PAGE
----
Monday, September 22, 2008

BEYOND PLANNED OBSOLESCENCE
Even if the next generation product is on the horizon, why change what works?

HAND-ME-DOWN CELLPHONE. I'm using a two-year-old cellphone. My kids get all the upgrades and sport the latest AT&T has to offer. By comparison, my phone is ancient, even though it can do things I've never even thought about...or can remember or figure out. My kids look at me pathetically, as if I were using a can with string.

BLACKBERRY ENVY. Lately, however, I've been experiencing some Blackberry and iPhone envy. I'm sure my life would be complete if I just had a Blackberry or iPhone. I can imagine how much more connected and efficient I could be. I might even be able to text message my sermons from the pulpit as I preached, if only...

PROGRESS ON MY BEHALF, AT MY EXPENSE. Cellphones are but one example of an accelerated expression of planned obsolescence. Think of razors, audio players, video players, cameras, video game systems, TVs, computers, vehicles, and myriad appliances. The product on today's discount shelf/online store is already out of date. Surpassing replacements are now in production and shipping tomorrow. "Progress" is being made on our behalf at our expense. "Hurry, hurry, step right up..." "There's a sucker born every minute." -- P. T. Barnum.

TWIN LAWS OF THE MARKETPLACE. Shadowing the thrill of ingenuity, communication technology, and breakthrough systems is a marketplace keyed to an age-old mantra. Planned obsolescence and limited durability are twin laws of the marketplace. If we can't be convinced that the functional product we currently use is out-of-date, out-of-touch, or limiting our true potential, then surely breakdown and irreplaceable components will convince us to buy anew.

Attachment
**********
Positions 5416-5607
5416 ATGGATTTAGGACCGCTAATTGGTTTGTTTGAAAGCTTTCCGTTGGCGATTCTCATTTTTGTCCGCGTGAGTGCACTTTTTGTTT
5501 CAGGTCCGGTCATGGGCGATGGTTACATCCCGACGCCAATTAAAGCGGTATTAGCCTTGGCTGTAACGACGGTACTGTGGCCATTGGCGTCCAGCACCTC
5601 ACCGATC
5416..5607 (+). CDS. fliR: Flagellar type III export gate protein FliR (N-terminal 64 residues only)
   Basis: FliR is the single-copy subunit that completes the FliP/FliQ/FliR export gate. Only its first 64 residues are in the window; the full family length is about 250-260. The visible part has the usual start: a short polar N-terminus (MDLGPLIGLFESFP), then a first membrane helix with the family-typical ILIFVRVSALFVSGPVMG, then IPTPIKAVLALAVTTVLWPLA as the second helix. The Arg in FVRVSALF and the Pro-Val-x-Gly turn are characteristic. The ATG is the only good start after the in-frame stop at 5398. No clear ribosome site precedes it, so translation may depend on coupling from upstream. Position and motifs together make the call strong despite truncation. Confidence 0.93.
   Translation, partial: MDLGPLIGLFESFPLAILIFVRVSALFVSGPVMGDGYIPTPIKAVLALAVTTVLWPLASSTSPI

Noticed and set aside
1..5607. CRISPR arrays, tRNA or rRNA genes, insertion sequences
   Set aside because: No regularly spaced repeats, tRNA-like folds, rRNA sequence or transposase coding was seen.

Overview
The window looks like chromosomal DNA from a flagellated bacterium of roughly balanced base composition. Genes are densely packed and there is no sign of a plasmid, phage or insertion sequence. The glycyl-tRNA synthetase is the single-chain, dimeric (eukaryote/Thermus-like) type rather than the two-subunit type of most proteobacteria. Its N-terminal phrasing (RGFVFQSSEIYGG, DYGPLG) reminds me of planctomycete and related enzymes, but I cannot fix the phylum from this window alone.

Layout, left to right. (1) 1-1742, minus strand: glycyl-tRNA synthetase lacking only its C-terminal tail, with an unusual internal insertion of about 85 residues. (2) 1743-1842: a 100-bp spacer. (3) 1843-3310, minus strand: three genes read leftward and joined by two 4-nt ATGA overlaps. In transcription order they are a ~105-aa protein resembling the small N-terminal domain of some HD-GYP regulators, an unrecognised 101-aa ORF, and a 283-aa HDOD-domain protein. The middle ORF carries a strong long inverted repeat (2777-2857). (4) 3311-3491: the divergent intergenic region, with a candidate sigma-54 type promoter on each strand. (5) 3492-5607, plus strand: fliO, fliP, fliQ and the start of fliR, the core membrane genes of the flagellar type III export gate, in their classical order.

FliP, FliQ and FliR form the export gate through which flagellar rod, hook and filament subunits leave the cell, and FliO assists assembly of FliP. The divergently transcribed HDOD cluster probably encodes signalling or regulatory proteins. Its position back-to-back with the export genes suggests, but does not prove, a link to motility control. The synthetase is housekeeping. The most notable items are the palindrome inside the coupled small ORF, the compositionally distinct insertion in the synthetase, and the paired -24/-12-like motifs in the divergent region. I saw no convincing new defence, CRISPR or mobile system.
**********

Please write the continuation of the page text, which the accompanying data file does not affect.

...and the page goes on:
IF IT WORKS, DON'T... I accept this scenario, this marketplace reality, this backbone of economic vitality. I dutifully act the part of an obedient American consumer, for the most part. But I tend to hang on to things that work longer than the average Joe. No, I'm not anal retentive. I just find it ludicrous to trash a functional product because something better is available. Besides, I spent no small amount of money on all those audio cassette tapes!

MY OLD CANNONDALE. I'm riding a 15-year-old aluminum-frame Cannondale road bicycle. That's ancient, by bicycle industry standards. I've upgraded most components on it over the years as they've worn out. But the core bike is fine. It's nimble, lightweight, fast, and it fits me. At 49, I can keep pace with cyclists half my age sporting the latest in cyclery technology. Do I occasionally envy their steeds? Sure. Could I justify some of the newer technology? Yes. But it's not likely I'll get a new bike based on such cheap temptations. I prefer to ride this bike for all it's worth...and then some.

"I'LL SHOW THEM." I suppose part of my resistance to planned obsolescence is an "I'll show them" shoulder chip. In the good creation/fallen humanity equation, I tend to see the fallen humanity side in spades when it comes to observing the American economic system. I know we are capable of honorable craftsmanship and reciprocally beneficial market transactions (good creation, image of God, redeemed purpose). But I don't see most consumer products as holistically crafted or marketplace transactions as authentically responsive. I see it as a calculating game of deceit and leverage (fallen humanity, greed, ends justifies the means). The game of baiting consumers with "necessary" products which will, of course, "need" to be replaced in short order, is less than honorable. But it's a two-way street. We get what we pay for. Who expects something that we purchased at such a "bargain" to actually endure?

A BETTER WAY. So, using a functional product well beyond it's planned obsolescence or limit of expected durability feels like a "win" for me as a consumer. It's a feeling of beating the system at it's own game. At best, such a "win" is short-lived and occasional. In reality, producers/marketers are making a killing on us ever-gullible consumers. I believe there is a better way than gaming the current system (from any angle). The better way is to bring producers and consumers together to create and recalibrate products that are produced in a manner and for purposes that bring life-giving energy, satisfaction, and residual benefit in a reciprocal circle of exchange.

I welcome your comments and/or questions in the spirit of dialog. Share yours by clicking on "comments" just below. They're moderated only to reduce incivility. Shalom!

1 comment:

  1. Anonymous2:47 PM

    You are right on! I try to live this way too. ~ mm

    ReplyDelete

Your tasteful comments and/or questions are welcome. Posts are moderated only to reduce a few instances of incivility.